E-commerce boom attracts young people back to hometown
CHONGQING -- While many young Chinese from remote counties are swarming to bigger cities for job opportunities, Xiushan Tujia and Miao Autonomous County in southwest China's Chongqing Municipality is reversing this trend by attracting young people with its local e-commerce boom.
The faraway county once had more than 80 impoverished villages and over 70,000 registered impoverished households. To revitalize its economy, an e-commerce industrial park was established in 2014. The county has taken a series of measures, such as free offices, warehouses and training courses, to hold back the outflow of talent.
Since then, Xiushan has envisioned e-commerce as its future pillar industry due to its enormous growth potential.
Liao Heng, who was born in Xiushan in 1995, quit his job as an apprentice in a barber shop in downtown Chongqing and returned to join the e-commerce industry.
"My family was so poor that I left home in search of work as soon as I turned 16. I tried my hand at all sorts of menial jobs," Liao recalled, adding when he learned that his hometown was willing to offer free office space in the industrial park, he decided to give it a try and start his own business.
Initially, Liao understood very little about e-commerce and experienced failures. However, after persistent learning and research on internet marketing, logistics and relevant fields, he decided to collaborate with a local self-heating hotpot manufacturer. Self-heating hotpot is a popular item purchased online, particularly by Chinese youth, as it can satisfy picky palates while offering instant meals.
In 2017, Liao set himself a goal of making 100 yuan (about 14.8 U.S. dollars) a day. With a business boom, his 30 online outlets can now rake in hundreds of thousands of yuan in just one day.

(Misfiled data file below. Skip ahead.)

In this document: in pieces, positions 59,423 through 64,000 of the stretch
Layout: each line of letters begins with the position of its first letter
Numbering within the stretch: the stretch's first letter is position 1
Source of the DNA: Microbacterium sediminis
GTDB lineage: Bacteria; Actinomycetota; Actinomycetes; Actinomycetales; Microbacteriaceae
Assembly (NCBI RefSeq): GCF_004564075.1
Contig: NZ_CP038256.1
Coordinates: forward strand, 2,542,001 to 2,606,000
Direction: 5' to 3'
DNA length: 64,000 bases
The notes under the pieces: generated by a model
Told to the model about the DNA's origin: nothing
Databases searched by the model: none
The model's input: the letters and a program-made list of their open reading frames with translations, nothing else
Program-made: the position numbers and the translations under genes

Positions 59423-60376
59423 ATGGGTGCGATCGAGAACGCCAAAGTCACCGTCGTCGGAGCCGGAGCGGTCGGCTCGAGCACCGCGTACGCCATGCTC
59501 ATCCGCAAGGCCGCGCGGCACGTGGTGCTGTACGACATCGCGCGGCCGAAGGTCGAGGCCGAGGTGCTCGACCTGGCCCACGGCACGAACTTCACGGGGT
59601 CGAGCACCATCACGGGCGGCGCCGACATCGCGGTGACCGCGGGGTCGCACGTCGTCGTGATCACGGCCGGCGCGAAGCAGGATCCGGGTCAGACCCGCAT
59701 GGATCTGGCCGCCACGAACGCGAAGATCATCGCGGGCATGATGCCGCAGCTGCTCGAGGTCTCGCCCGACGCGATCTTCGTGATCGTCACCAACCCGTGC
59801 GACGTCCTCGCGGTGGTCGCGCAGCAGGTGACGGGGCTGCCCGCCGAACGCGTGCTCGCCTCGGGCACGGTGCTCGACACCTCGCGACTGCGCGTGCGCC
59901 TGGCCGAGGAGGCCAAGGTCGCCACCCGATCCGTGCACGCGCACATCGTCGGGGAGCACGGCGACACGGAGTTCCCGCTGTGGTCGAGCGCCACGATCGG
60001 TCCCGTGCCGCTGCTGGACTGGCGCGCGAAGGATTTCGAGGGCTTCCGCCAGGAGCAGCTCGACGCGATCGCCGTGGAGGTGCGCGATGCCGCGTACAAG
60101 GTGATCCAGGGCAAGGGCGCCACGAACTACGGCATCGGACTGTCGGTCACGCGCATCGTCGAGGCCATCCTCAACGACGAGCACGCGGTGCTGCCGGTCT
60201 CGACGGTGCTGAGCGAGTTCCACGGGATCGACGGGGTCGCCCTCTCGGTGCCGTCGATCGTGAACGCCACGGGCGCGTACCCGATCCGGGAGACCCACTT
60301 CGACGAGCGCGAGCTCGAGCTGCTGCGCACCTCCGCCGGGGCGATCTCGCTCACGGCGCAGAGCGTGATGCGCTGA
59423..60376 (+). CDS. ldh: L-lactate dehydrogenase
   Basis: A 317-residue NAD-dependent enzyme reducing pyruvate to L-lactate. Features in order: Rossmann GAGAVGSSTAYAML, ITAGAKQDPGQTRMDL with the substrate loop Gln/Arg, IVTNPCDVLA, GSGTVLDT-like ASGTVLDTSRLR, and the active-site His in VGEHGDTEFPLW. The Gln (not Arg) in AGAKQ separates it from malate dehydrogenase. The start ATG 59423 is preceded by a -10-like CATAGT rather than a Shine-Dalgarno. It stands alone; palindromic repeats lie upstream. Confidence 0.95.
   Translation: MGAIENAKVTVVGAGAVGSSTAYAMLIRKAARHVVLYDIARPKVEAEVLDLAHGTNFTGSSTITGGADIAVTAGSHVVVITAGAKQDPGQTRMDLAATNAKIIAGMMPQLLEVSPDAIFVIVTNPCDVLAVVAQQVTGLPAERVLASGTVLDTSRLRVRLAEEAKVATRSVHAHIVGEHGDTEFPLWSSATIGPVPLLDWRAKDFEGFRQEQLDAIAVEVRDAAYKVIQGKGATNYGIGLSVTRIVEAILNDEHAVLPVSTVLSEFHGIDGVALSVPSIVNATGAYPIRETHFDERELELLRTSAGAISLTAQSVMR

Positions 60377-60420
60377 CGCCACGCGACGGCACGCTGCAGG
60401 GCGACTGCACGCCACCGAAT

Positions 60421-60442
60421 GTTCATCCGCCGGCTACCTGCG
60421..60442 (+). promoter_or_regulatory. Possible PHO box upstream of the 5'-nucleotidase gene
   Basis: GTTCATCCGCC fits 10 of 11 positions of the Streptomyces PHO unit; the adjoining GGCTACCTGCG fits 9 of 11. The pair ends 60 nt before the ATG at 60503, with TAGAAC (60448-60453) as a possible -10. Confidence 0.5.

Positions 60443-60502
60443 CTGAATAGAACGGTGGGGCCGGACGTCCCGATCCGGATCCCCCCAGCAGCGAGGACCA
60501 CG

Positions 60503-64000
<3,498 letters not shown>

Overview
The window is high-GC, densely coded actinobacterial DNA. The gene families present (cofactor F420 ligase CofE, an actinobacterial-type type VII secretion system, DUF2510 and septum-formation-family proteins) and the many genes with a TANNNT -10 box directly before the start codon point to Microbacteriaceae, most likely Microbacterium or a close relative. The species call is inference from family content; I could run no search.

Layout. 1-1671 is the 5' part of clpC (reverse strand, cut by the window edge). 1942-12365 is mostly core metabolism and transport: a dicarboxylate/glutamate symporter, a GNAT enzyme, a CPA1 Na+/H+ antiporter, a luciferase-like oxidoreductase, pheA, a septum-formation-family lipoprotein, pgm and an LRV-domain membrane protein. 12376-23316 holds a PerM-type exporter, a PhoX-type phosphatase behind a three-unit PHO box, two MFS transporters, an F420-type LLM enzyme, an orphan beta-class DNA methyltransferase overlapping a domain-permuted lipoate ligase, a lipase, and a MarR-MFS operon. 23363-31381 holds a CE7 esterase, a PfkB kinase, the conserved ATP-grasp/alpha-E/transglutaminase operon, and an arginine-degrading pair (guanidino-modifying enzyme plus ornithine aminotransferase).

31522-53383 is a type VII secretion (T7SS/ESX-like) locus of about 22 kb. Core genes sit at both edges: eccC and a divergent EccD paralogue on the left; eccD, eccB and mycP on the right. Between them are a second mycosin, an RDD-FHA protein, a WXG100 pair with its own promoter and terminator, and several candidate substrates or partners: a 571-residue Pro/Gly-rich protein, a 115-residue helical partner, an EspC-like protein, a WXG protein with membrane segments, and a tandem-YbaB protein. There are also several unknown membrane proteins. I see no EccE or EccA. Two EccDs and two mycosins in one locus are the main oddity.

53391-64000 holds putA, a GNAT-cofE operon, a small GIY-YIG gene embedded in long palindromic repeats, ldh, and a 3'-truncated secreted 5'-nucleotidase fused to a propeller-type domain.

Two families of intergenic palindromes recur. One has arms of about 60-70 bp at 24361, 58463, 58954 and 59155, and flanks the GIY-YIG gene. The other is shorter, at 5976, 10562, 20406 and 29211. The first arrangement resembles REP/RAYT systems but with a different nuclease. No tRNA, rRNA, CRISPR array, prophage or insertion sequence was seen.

Liao attributes his success to the joint efforts of the local residents. "Business environment really matters a lot. The entire county banded together to develop e-commerce and everyone was willing to share their gains. Without the support of the local government and experienced entrepreneurs, I could never come this far," Liao said.
Yang Qiu, born in 1992, has a similar story. In 2016, Yang returned to Xiushan, attracted by its favorable e-commerce policies and started his own business.
Yang's condiment company recorded an annual turnover of about 50 million yuan in 2021, a sharp increase compared to 4 million yuan in 2017. However, Yang's desire to amass wealth goes beyond mere ambition. He went on to set up a hotpot production base in Xiushan's Aikou Township.
Ingredients of Chongqing's signature delicacy hotpot including chili peppers and gingers are all bought directly in Xiushan, which helps complete the local supply chain for the product and creates job opportunities for the locals.
Thanks to the thriving e-commerce sector, other related industries are also burgeoning in the once-poor Xiushan.
"Take the package boxes as an example. Factories produce the cardboard boxes and packaging tapes locally, and the logistics price of a package has also dropped from around 4 yuan to about 2 yuan," Yang said.
From 2017 to 2021, the total sales volume of Xiushan's e-commerce sector reached approximately 70 billion yuan and around 110 million parcels were sent out during the past five years.
Driven by the e-commerce boom, the county's GDP also grew from 15 billion yuan in 2016 to 34 billion yuan in 2021.